Upon the end of the concert, I spoke with a handful of the music students in attendance, those who will soon have the pleasure of the immense knowledge of the three performers imparted upon them. The weight of today’s performance for these students was instantly clear, as they all described themselves as feeling ‘star struck’.
The next concert of the week, which i attended, was that of David Knotts and Sam Corkin, playing duet pieces on the piano and saxophone. Billed as ‘a breath-taking recital of music, from two of Kent’s most distinguished practitioners’, this performance was the first to demonstrate the ability of David Knotts behind his instrument, as his compositional talents had been showcased earlier in the week by the piano trio.
This concert was one consisting of great parallels, displaying a unique blend of the classic music both performers are praised for and ventures into the Avant-garde, and moments of great melancholy that soon evolve into phrases denoting great joy.
The performance also showcased the two performers great knowledge of dynamics. Beginning with both musicians on stage the music begins slowly and quietly, before establishing itself into a great cacophony of sound, one which would betray any notion that a duo would struggle to fill a room of this size. Indeed, the first piece of the concert is very much lead by saxophone, which dictates the peaks and valleys of the overall sound, being at its quietest barely audible, and at its most vociferous easily capable of filling the whole room on its own merit. To conclude the ‘shout’, the most emphatic portion of the set, the saxophone was played inside the lid of the piano producing a sympathetic vibration upon its strings, this is a rare trick and one that never fails to impress.
In a further exploration of dynamics Sam Corkin and his dominant instrument would leave the stage before the next piece, allowing Knotts to display his own abilities. This opportunity is fully seized and after a short introduction he launches into one of the most celebrated etudes from the great composer Claude Debussy, playing with great force and vim, matching that which is required by the piece.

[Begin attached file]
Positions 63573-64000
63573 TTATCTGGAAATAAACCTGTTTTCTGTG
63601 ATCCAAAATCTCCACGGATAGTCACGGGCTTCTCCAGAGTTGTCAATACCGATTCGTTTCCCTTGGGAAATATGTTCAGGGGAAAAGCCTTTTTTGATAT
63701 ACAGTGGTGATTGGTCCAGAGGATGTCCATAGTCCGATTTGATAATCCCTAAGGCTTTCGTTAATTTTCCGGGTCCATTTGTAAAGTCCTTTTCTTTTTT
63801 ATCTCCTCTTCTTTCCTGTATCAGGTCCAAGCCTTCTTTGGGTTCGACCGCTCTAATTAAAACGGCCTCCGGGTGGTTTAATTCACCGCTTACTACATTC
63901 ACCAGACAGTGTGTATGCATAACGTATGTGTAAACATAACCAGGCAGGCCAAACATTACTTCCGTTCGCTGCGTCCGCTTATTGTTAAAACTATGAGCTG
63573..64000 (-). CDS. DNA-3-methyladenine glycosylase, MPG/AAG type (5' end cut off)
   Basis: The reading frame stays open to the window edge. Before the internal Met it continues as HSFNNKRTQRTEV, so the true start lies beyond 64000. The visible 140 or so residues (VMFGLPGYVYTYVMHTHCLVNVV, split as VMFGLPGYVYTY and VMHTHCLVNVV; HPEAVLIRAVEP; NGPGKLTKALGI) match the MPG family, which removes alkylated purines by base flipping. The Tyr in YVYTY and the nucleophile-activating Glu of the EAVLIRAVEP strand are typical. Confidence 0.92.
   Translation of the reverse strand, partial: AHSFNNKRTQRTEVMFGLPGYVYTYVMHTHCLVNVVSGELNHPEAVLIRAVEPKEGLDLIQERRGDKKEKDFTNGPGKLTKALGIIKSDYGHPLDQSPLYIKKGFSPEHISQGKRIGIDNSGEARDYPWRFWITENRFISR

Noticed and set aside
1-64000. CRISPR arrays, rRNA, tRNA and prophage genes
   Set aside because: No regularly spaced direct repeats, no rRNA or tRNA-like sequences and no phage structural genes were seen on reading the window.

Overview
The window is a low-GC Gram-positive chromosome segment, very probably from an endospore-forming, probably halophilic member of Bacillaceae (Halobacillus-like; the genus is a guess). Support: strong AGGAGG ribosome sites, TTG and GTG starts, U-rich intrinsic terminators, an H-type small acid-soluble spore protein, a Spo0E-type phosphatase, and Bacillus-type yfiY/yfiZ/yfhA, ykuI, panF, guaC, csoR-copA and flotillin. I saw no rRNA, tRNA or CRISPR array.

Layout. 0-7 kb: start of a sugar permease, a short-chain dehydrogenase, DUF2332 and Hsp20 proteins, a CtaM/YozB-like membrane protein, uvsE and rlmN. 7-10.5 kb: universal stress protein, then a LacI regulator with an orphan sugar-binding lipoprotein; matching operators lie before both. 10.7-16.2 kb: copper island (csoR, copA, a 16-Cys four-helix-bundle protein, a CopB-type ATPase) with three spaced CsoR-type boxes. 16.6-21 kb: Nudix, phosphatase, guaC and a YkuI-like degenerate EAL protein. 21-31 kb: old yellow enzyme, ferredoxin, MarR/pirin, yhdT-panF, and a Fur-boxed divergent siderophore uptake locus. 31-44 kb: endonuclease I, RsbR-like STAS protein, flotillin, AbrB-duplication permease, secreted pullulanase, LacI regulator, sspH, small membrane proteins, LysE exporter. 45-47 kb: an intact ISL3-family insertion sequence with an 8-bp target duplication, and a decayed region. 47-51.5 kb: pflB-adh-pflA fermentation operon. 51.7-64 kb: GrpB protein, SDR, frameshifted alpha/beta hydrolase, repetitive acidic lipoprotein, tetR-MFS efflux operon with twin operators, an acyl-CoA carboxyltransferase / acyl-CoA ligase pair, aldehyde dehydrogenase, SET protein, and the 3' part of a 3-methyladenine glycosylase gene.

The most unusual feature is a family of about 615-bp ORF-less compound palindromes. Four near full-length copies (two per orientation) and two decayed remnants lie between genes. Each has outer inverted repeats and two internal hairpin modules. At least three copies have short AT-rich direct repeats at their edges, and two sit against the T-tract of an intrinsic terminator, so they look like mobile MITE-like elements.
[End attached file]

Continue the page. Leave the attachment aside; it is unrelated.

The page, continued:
Upon the return of Corkin to the stage the performance is once again lead by his instrument, with the last piece of the performance displaying amply his proficiency in his craft. It is instantly obvious to anyone watching that these two musicians are well accomplished in performing with one-another, as they weave intricately in and out of each other’s playing, displaying an instinctive knowledge of counterpoint and phrasing. It is this that demonstrates best the proficiency of the two musicians, as these are skills only learned through countless hours of musical experience.
It is therefore clear that the talent of the musicians on display in these lunch time concerts belies greatly the free entrance, and demonstrates greatly not only that which the university has to offer, but the city as a whole.
– Callum Foad
Many thanks, as always, to Callum for his fantastic articles; we look forward to his next piece!